image copyrightPAimage captionJoanne Lees and Peter Falconio were ambushed as they drove along a remote part of highway on July 14, 2001
Australian police have issued a fresh appeal for help to find the remains of Peter Falconio, the British backpacker murdered in the outback 20 years ago.
The 28-year-old was shot dead when he and his girlfriend Joanne Lees were ambushed near Alice Springs in 2001. His body was never found.
Australian man Bradley Murdoch was found guilty of his murder in 2005.
Despite pleas, he has refused to tell authorities where he disposed of Mr Falconio's body.
The Northern Territory police renewed their search appeal on Wednesday, the 20th anniversary of Mr Falconio's disappearance.
They urged "anyone out there with any information" to come forward to police to help "assist Peter's family in gaining some sort of closure".
"We are thinking of Peter's family and friends on this anniversary and remain hopeful that such a milestone may jolt some information and progress the investigation," said Det Snr Sergeant Karl Day.
Murdoch was jailed for a minimum of 28 years after he was convicted of murdering Mr Falconio and assaulting Ms Lees.
The attack on the British couple in 2001 remains one of Australia's most high-profile criminal cases in recent decades.
The pair had been driving along a remote stretch of highway near Barrow Creek, about 200 miles north of Alice Springs when they were waved down by Murdoch in an approaching car.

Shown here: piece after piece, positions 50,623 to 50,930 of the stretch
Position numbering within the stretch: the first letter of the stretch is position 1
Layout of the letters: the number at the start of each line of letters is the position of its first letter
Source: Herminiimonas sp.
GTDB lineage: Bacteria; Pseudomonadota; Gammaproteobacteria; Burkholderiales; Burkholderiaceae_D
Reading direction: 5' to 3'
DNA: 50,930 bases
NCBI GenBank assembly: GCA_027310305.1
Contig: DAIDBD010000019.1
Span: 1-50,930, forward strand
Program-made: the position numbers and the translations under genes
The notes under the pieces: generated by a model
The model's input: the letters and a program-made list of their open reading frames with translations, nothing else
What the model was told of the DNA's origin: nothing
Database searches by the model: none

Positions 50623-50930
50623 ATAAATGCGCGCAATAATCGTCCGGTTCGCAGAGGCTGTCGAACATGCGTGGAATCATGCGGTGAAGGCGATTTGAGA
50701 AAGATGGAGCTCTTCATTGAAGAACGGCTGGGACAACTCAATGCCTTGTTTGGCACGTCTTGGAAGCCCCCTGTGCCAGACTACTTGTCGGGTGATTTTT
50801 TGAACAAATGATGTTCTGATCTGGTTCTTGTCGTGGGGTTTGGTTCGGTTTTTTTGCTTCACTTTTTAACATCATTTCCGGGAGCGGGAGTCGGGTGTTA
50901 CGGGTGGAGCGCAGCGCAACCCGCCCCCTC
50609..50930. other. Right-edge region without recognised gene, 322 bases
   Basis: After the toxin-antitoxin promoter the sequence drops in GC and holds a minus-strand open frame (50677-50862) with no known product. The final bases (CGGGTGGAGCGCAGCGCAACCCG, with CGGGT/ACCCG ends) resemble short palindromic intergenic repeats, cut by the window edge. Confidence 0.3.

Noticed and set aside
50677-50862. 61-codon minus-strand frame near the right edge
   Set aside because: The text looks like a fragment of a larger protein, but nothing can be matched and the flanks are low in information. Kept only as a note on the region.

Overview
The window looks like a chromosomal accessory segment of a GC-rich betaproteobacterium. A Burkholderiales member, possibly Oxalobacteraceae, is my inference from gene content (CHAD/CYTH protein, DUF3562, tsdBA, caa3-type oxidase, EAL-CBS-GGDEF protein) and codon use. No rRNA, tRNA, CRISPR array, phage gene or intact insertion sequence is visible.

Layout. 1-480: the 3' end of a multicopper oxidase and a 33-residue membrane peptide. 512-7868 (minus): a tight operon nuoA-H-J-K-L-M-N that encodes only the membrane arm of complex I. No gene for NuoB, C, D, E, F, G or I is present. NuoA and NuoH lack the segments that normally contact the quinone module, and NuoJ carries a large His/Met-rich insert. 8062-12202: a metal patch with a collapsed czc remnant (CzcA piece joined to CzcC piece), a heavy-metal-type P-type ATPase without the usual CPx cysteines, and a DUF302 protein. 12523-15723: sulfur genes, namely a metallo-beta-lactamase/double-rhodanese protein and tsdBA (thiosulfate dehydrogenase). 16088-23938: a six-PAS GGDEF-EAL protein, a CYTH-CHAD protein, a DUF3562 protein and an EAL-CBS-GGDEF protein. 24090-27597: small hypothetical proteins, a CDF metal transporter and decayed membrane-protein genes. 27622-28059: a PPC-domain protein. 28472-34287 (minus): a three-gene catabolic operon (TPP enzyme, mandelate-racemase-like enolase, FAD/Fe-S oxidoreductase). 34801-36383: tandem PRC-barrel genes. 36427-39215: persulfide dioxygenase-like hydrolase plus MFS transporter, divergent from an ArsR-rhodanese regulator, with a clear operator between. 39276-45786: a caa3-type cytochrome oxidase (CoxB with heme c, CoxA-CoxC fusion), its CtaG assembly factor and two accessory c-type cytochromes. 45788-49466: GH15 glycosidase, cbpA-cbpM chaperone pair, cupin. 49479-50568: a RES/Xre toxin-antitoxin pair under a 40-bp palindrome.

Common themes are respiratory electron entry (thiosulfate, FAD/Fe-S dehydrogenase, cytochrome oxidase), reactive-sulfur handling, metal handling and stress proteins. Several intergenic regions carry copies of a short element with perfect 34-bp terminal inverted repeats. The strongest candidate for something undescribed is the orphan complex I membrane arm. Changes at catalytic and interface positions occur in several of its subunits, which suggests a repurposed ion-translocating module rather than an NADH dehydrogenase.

Murdoch then shot Mr Falconio in the head and assaulted and tied up Ms Lees. She managed to escape, and hid in the bushes for five hours while her attacker stalked her with a dog. She eventually managed to flee to safety after flagging down a passing truck.
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Mr Falconio's body is believed to have been hidden by Murdoch somewhere in the vast outback. At his trial, the sentencing judge said he believed Murdoch had taken Mr Falconio's body in his car and dumped it somewhere in the vast outback between Alice Springs and Broome, in Western Australia – a distance of 1,600km (994 miles).
Despite extensive searches and political pressure, police have never found it.
In 2016, the Northern Territory government even brought in a "no body, no parole" law aimed at pressuring Murdoch to reveal Mr Falconio's whereabouts.
The law prevents convicted murderers from becoming eligible for parole if they do not reveal the location of their victims.
He has continued to resist helping authorities.